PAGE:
Interactive Sculpture by
After four years as a confectioner in the traditional patisserie Demel, Vienna, the Munich-born artist (*1990) moves to Berlin in 2015, where she begins to create extraordinary sculptures. With her works she raises the common understanding of Eat-Art to another level and creates interactive performances in different contexts. Le Manoir supports the realization of one of the artist's works in the context of an exhibition at the Kulturförderpunkt Berlin in cooperation with the Art Association artburstberlin.
ABOUT THE WORK
Rewrite the rules
Since time immemorial, we are told that we must not touch anything in the museum. This statement cannot generally be applied to modern art forms, but of course for the classics, the rule remains: Do not touch. So, for better or worse, we must heed the request - however tempting it may be to run your hand down the mirror like surface of a Jeff Koons sculpture or on Van Gogh’s opaque sunflower fields. Too bad, since we are, actually, multi-sensual life forms with our realm of experience being a holistic one. And this is where Kristiane Kegelmann steps in. The artist creates sculptures that contain edible elements as part of a performative installation.
Me, myself and I
Kristiane Kegelmann created an interactive sculpture titled a ≡ a (identity) in accordance with Le Manoir’s true luxury focuses on the essentials philosophy. In it, the artist asks essential questions every one of us has asked themselves before: “Who am I, and how do I affect others?” The word “identity” is derived from the Latin word “Idem”, which translates into “the same”. Identity describes, in general the individual traits of a person that define the core of being human. In her work, the artist broaches the issue of the eternal wish to insert one’s own personality in one’s actions to the essence, and the fact that societal norms often prevent this from happening.
Kristiane Kegelmann’s sculptures are peculiar because of their properties and their “art experience”. Her sculptures include edible elements that cannot be discerned as such at first glance. The artist playfully intertwines materials and surfaces, homogenizing edible and non-edible elements. The performative experience can be categorized into three sequential steps: 1. Observation: attempting to categorize it 2. Interaction: touch, eat, and consequently alter the piece 3. Perception of the altered piece with its missing pieces and scars. Through all of this, Kristiane Kegelmann understands to play with the unexpected and unconventional.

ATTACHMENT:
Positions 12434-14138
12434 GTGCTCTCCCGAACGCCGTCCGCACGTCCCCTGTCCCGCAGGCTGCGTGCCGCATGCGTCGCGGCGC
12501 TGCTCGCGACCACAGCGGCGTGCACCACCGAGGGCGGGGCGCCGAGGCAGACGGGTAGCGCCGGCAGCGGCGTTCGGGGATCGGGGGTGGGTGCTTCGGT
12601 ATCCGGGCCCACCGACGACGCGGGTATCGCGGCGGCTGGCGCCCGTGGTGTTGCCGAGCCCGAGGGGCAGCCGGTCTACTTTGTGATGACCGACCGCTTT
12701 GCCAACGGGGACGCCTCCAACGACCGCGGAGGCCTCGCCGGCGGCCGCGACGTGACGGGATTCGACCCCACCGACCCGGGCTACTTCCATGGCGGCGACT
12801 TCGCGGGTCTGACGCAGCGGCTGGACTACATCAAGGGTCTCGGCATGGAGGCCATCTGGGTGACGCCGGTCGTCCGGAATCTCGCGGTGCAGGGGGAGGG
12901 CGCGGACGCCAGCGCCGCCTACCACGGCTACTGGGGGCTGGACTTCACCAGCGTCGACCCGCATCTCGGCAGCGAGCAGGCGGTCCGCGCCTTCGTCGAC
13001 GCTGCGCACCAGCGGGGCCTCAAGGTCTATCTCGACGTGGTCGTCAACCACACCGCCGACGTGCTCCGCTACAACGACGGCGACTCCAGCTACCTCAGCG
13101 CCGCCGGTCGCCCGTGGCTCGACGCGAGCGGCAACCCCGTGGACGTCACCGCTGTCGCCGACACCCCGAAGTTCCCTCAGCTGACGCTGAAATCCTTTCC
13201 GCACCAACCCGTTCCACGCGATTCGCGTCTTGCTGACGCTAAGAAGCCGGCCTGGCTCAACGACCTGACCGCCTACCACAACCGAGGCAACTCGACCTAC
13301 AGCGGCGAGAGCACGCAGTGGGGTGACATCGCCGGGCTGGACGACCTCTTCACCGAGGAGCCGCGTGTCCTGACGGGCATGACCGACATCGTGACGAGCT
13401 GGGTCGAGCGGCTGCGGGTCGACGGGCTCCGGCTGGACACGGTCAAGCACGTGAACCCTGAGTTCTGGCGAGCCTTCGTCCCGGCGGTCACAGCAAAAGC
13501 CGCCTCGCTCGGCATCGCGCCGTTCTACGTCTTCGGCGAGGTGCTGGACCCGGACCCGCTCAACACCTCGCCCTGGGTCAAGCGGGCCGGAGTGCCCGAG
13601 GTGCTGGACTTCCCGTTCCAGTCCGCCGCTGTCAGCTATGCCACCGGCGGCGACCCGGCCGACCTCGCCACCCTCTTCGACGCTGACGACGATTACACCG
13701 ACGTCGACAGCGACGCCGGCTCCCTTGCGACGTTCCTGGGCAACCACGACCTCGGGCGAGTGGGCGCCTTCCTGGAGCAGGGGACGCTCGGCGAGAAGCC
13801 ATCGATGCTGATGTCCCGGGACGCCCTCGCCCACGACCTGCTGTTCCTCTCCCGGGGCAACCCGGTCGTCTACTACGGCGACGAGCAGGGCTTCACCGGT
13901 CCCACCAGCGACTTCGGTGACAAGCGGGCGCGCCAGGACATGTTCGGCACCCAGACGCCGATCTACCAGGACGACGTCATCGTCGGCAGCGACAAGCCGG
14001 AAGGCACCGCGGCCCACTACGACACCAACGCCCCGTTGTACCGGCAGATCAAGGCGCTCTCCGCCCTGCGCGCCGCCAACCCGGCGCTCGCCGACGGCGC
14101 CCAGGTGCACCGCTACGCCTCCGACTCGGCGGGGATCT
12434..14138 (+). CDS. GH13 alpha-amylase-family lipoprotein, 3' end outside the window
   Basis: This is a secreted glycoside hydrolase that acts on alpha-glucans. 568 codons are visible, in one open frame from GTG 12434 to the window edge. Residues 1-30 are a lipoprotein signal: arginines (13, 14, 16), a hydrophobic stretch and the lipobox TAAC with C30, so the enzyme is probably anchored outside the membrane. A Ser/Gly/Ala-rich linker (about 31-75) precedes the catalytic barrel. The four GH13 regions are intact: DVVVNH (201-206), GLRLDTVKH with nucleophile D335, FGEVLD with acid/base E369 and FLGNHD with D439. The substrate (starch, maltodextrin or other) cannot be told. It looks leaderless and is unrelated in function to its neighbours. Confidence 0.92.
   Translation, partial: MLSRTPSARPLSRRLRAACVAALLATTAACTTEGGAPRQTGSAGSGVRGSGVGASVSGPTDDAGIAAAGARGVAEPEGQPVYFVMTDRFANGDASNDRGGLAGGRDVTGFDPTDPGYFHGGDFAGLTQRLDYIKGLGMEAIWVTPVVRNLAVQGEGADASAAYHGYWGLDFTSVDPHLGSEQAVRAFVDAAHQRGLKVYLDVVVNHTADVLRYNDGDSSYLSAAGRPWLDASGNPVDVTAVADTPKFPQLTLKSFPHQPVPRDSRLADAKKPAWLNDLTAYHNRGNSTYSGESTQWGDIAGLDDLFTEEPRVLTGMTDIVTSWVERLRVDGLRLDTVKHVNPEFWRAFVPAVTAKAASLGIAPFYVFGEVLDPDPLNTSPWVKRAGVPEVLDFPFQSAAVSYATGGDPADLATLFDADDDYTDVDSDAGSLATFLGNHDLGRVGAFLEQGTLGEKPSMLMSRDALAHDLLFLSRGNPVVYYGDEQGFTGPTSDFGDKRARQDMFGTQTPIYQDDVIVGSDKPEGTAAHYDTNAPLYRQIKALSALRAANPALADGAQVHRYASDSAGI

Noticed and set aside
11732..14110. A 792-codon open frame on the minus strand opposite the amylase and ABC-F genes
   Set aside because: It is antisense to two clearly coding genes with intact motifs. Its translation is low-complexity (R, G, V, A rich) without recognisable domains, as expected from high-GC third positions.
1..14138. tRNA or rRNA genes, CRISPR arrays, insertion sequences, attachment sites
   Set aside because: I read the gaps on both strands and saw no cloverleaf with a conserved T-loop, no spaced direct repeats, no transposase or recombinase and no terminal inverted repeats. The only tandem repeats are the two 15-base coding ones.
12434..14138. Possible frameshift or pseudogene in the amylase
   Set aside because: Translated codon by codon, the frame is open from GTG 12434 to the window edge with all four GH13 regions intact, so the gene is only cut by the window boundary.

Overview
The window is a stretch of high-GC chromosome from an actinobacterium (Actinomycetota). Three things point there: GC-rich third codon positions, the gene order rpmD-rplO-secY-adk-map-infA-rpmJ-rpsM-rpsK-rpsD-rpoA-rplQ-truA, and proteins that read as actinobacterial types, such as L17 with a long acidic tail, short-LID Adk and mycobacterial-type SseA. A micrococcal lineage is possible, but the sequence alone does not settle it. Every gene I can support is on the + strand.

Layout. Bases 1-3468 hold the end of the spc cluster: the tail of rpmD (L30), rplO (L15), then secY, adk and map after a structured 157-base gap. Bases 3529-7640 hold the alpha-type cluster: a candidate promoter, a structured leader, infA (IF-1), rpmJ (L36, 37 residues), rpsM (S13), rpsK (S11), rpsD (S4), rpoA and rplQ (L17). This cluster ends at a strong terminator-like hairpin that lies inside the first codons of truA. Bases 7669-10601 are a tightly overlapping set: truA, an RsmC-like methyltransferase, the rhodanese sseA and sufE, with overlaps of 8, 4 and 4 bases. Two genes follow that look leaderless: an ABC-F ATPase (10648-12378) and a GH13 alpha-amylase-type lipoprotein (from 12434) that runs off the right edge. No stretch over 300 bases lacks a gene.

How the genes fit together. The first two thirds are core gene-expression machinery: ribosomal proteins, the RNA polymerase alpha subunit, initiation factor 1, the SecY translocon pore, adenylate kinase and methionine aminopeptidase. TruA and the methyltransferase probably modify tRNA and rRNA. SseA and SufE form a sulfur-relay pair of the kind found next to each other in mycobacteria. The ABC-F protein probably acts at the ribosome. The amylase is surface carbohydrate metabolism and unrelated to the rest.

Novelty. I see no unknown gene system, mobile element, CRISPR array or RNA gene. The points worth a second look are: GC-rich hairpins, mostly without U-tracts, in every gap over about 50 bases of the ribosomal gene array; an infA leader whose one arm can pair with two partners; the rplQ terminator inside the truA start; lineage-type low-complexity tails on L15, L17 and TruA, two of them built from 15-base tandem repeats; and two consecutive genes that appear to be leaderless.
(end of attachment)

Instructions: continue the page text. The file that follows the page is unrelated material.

Art that dazels your senses
The sculpture does not invite the viewer explicitly to touch it. You can obtain information from provided documentation such as flyers or plaques. So at first we have a visual experience. The eye scans the sculpture, tries to evaluate which surface structures look like food – uncertainty kicks in: A shy glimpse at the other visitors, what are they doing, followed by a carefully running ones hands down the sculpture, trying to spot the edible elements, now replacing the visual experience with a haptic one, and then finally with taste. Some might hear their mom’s voice in the back of their mind: “Don’t play with your food.” But Kristiane Kegelmann can: she is an experienced confectioner, trained in such renowned places like the Demel in Salzburg. When manufacturing the edible elements in her work, she only uses high quality, natural, and organic ingredients, and prefers to focus on a small selection of elements. She doesn’t use any artificial flavors or sugar, but adds sweetness using honey or other natural sweeteners. Ms Kegelmann also likes to combine diverse components to create rather unusual tastes, reaching from sweet to salty, and sometimes both at the same time. As a result, the observer will be surprised not only visually but also in taste, as one would associate an expected taste with the dark chocolate confectionary she uses. This expectation, however, may not always be fulfilled.
Simbiosis of contrasts
Kristiane Kegelmann could not fulfill her artistic ambitions while following her old career as a traditional confectioner. Therefore, she decides to move to Berlin in 2015 where she begins to realize her extraordinary sculptures. Here she starts experimenting with a multitude of materials, such as concrete, wood or metal, and adapts the surface structure and colour grading of the edible elements to the adjacent material. As result, it is difficult to discern where the edible element starts and where it ends. Sometimes, the pralines can have a marbled structure, they shine like metal, or remind the viewer of concrete, sometimes their surface is smooth, sometimes broken up and porous. Ms Kegelmann’s art is oddly architectural; it exudes a sculptural aesthetic, with a strong connection to light and shadow. The edible and non-edible elements come together as a whole which can be actively experienced by the viewer. As a result, the viewer becomes an integral part of Kristiane Kegelmann’s work, which is completed in its meaning by the viewer themselves. At the same time the “artistic experience” requires a particular kind of emotional and perceptive attention. Where once food lay bare, now gapes an empty space. Only crumbs and the non-edible parts remain. The empty spaces are perceived and change the artwork – what’s left is a witness of a performative act which presents itself in the a ≡ a (identity) installation for Le Manoir as follows.